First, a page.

After frequently viewing bullet ballet, Judge Joel Pearce has nightmares about ballerinas with AK-47s.
Give a man a gun, he's Superman. Give him two, he's God.
There have been a lot of names for the genre that John Woo spearheaded with his Hong Kong action flicks. Heroic bloodshed, bullet ballet…these low-budget masterpieces have set the pace for the last decade of action filmmaking. While Woo's The Killer needs to be considered the quintessential heroic bloodshed film, Hard-Boiled holds its own as the ultimate bullet ballet movie. We've been waiting a long time for an anamorphic special edition in North America, and here it is.
Facts of the Case
Tequila (Chow Yun Fat, Curse of the Golden Flower) always wanted to be a musician. He gets to play clarinet at a local jazz club sometimes, but that hasn't panned out career-wise. Instead, he's a cop, working hard to bring down a major gun-smuggling operation. A big shootout in a teahouse leaves him without a partner, but gives him a big surge of energy to bring down the smugglers for good.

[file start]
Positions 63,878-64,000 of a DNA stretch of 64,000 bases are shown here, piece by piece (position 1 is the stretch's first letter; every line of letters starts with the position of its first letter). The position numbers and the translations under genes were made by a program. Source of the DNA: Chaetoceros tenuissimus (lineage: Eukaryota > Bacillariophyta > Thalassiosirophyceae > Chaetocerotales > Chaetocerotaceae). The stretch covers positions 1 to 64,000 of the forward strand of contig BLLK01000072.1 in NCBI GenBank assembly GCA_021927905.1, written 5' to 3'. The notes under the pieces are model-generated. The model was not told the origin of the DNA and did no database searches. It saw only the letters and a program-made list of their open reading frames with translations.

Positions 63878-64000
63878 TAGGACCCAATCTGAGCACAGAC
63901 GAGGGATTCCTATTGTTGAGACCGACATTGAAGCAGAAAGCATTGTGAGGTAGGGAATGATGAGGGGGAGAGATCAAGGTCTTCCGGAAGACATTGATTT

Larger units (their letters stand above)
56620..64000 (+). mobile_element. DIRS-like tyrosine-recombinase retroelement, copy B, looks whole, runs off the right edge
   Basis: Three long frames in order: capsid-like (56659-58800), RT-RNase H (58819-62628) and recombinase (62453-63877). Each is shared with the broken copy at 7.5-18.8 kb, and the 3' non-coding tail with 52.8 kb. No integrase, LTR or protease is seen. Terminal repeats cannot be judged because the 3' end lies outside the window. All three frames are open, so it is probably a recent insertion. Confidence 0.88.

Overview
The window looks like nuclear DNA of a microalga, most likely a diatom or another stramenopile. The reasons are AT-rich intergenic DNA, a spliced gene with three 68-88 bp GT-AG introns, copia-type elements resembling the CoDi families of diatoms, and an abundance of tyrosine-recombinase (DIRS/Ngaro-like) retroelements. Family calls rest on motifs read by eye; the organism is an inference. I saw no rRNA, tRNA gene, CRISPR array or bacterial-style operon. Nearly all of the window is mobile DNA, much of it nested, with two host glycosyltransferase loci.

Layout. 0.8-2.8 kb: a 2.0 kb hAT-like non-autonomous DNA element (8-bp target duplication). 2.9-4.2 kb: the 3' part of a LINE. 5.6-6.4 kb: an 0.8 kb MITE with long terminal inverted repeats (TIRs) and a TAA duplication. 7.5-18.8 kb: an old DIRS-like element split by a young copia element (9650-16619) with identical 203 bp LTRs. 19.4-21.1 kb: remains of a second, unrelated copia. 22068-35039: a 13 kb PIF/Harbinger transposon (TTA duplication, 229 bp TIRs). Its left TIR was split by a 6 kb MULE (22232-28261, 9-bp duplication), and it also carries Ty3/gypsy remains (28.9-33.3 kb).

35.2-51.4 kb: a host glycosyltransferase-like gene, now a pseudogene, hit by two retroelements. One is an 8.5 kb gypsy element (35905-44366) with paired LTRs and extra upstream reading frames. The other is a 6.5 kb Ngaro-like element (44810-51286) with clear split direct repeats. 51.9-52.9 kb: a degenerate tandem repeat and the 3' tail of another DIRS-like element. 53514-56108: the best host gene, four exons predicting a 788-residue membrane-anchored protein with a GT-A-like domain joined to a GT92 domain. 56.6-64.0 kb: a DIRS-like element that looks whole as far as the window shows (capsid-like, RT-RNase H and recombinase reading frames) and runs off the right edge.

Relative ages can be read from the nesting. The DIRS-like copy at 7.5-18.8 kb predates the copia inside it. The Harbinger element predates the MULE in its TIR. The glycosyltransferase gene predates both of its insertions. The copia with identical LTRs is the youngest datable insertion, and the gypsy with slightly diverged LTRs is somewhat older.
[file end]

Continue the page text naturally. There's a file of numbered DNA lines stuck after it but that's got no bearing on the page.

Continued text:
Meanwhile, another cop is on the case without Tequila's knowledge. Andy (Tony Leung, Hero) is an undercover cop, getting close to making the big bust. He's needed to do a lot of terrible things to get to this point, and he needs to keep Tequila out of his way. That's not going to be easy, though, because Tequila doesn't like listening to orders. Or reason. If they ever managed to work together, though, evil smuggler Johnny Wong (Anthony Wong, Infernal Affairs) may not be able to stop them…
Much has already been written about the action sequences in Hard-Boiled, with complete justification. This is flawless action cinematography, involving hundreds of characters, in some of the biggest shootouts in film history. Woo uses close-ups, quick cuts, slow-motion, and crazy tracking shots to weave in and out of the action. It works, because we become completely enthralled by the carnage. Woo doesn't just swing the camera around wildly, though, a complaint that can be leveled at many of his followers. Throughout these epic battles, we can keep track of each character, and we always know exactly what's going on. I can't begin to imagine the logistics that would need to go into sequences like the teahouse and the hospital, but I know I've rarely seen action this tight. In Hollywood, only Michael Mann and Ridley Scott can come close to this level of control, but neither of them creates the same wildly gleeful thrill that Woo does. It must have helped that he had a stunt team on retainer, a group whose work has only recently been matched by those crazy Thai guys who did The Protector and Born to Fight.